Comcast cable customer service

Charter's plan and more details on overcharges

You can check out any time you'd like, but you can never... well, you know the song.

Aurich Lawson

Comcast and Charter yesterday told US senators how they're trying to fix their poorly rated customer service. Executives from the nation's two largest cable companies testified in a hearing in response to a Senate investigation detailing the industry's shortcomings.

Comcast Cable Senior VP of Customer Service Tom Karinshak detailed some customer service initiatives, mostly ones that are already in progress. Transcripts of the companies' testimony along with Senate investigative reports are available here. AT&T (owner of DirecTV) and Dish also testified.

"At Comcast, we understand why we are here, " Karinshak said. "We and the industry as a whole have not always made customer service the high priority it should have been. We regret that history and have committed to our customers that we will lead the way with initiatives to change it; we are committed to making every part of our customers’ experience better, and we have already begun to do so."

Comcast said it has come up with a customer "Bill of Rights" with principles including these: more training and technology for employees; fair prices for customers; being on time and minimizing wait times; enabling self-service; keeping bills simple and transparent; re-assessing policies and fees that frustrate customers; crediting customers proactively for outages and billing errors; allowing customers to end their service without a hassle; [and] measuring employees on customer satisfaction.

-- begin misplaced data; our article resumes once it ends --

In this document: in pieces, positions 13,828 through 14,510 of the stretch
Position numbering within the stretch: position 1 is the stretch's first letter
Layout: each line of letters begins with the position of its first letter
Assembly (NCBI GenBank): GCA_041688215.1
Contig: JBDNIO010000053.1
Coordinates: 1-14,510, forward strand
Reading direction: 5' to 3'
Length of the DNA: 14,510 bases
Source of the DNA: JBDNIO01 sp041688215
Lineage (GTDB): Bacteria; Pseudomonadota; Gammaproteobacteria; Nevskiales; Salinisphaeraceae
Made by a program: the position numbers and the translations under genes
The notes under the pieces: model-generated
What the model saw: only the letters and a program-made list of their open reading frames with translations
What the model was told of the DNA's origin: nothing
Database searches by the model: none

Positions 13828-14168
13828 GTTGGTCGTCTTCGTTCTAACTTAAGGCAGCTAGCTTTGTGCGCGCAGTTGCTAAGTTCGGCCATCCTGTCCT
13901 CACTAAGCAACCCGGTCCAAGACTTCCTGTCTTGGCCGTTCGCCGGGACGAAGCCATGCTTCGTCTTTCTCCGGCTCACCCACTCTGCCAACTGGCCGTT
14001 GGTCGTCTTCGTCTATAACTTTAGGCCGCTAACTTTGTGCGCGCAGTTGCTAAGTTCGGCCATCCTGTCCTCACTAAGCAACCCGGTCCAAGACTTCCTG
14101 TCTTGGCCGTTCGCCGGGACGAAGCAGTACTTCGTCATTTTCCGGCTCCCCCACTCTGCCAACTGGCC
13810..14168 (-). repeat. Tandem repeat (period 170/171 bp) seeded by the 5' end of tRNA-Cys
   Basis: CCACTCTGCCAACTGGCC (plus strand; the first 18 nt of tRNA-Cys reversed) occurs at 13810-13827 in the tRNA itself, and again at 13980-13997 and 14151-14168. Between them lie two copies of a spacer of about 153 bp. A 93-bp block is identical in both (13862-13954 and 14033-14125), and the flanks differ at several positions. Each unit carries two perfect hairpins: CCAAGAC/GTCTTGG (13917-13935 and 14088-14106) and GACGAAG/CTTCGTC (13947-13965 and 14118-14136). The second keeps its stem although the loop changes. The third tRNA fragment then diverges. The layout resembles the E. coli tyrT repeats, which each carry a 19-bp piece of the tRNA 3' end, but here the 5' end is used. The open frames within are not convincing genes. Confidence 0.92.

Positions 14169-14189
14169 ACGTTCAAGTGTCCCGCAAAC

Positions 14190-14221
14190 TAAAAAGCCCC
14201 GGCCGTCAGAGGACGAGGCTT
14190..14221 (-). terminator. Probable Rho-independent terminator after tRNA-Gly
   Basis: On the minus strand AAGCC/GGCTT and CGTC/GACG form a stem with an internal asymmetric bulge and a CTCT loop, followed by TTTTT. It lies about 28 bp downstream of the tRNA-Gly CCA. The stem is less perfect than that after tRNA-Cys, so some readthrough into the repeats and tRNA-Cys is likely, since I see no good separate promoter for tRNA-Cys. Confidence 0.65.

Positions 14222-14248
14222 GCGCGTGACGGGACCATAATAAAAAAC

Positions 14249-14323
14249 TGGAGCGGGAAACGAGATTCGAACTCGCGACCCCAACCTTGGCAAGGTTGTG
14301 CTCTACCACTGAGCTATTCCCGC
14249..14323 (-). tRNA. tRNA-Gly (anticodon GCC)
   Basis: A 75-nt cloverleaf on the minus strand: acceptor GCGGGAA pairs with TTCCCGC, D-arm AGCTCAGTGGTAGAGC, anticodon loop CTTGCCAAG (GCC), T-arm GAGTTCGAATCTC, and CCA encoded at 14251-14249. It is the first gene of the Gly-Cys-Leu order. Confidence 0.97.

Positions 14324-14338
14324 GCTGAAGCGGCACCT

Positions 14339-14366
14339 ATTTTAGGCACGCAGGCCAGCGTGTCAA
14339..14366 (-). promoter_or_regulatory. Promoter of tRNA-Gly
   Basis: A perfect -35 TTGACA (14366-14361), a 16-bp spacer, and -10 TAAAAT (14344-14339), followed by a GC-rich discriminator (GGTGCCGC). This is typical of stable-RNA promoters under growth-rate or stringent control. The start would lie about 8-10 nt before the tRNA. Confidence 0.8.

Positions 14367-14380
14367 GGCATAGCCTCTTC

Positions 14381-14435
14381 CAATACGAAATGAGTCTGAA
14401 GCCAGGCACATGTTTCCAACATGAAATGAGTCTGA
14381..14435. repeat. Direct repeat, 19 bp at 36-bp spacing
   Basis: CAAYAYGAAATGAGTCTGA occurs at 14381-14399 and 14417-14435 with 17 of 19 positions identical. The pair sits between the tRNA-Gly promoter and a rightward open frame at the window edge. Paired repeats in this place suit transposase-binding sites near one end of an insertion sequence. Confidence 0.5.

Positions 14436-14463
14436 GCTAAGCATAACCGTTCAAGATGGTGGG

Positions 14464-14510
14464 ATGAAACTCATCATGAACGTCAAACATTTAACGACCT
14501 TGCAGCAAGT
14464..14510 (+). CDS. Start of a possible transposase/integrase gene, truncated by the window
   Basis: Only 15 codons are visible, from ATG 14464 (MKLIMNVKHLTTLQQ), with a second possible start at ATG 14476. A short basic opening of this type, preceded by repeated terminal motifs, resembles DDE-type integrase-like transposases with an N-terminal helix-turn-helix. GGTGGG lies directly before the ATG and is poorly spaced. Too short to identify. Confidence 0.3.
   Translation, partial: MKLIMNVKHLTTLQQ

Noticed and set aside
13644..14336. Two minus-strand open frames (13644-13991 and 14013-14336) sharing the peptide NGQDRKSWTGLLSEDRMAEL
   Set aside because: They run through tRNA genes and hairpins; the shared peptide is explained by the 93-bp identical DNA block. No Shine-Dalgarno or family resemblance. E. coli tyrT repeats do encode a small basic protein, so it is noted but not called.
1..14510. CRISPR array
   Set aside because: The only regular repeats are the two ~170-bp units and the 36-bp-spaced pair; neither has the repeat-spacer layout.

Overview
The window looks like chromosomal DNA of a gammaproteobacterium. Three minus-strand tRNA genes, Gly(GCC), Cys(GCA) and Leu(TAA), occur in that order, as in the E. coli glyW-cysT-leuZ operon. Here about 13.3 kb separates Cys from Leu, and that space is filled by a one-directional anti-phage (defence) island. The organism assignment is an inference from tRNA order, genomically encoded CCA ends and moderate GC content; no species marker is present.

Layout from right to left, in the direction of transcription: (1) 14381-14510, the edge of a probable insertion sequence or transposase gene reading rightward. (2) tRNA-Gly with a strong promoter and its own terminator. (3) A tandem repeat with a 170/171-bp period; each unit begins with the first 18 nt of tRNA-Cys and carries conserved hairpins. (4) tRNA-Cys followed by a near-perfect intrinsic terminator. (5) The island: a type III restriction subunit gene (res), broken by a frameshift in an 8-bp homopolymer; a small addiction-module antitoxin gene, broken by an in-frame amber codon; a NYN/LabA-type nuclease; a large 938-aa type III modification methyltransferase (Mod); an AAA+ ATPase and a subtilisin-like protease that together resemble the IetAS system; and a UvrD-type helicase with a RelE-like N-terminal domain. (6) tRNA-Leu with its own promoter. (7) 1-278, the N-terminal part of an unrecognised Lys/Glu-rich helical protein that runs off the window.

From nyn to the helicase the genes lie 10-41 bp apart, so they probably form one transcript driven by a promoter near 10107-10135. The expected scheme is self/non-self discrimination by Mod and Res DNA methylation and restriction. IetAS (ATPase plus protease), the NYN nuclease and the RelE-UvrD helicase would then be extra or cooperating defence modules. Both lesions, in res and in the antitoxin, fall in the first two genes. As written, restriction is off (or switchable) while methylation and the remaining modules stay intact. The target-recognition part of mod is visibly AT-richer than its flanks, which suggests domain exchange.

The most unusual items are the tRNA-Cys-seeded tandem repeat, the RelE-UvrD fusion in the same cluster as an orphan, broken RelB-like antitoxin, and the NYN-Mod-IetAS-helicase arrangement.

A Senate investigative report found that Charter and its new subsidiary, Time Warner Cable (TWC), have been overcharging customers at least $7.2 million per year for equipment and service. While Comcast apparently isn't as big an offender in that area, Senate Democrats released a second report detailing other failures common to Comcast and fellow pay-TV operators. The report gave special attention to the various fees that raise prices above advertised rates and how cable companies make it hard for customers to downgrade or cancel service.

In response to senators' criticism, Karinshak said Comcast has "provided additional guidance to our retention representatives about the disconnect process for our customers and continue to work on ways to further streamline disconnect requests. For example, we’re piloting a program to make it easier to cancel service online. As part of the pilot, customers can now log on, enter a request, and cancel their service. We follow up by phone within two days just to verify the request, which we have to do for privacy and identity protection reasons (e.g., to verify the identity and credentials of the individual who canceled the account), and we will even make arrangements for them so all they have to do is drop any equipment they have at a local UPS store and have it sent back to us at no charge. We are continuing to explore other ways to make this process even simpler for our customers."

Even this process can't be fully completed online and requires customers to explain why they're canceling, we noted in a about California legislation that would require ISPs to let customers cancel online.

As for fees, Karinshak said Comcast recently stopped charging "change-of-service fees" but said it continues to charge many others. Charging for "optional add-on services like our DVR service or for enabling HD technology" allows customers to get a lower bill if they don't want those services, he said.

Comcast has extended the time in which customers can dispute charges from 60 to 120 days, given "front-line agents" the authority to issue credits of up to $100, and "afforded customers who say that they returned equipment the benefit of the doubt without requiring a receipt, " he said.

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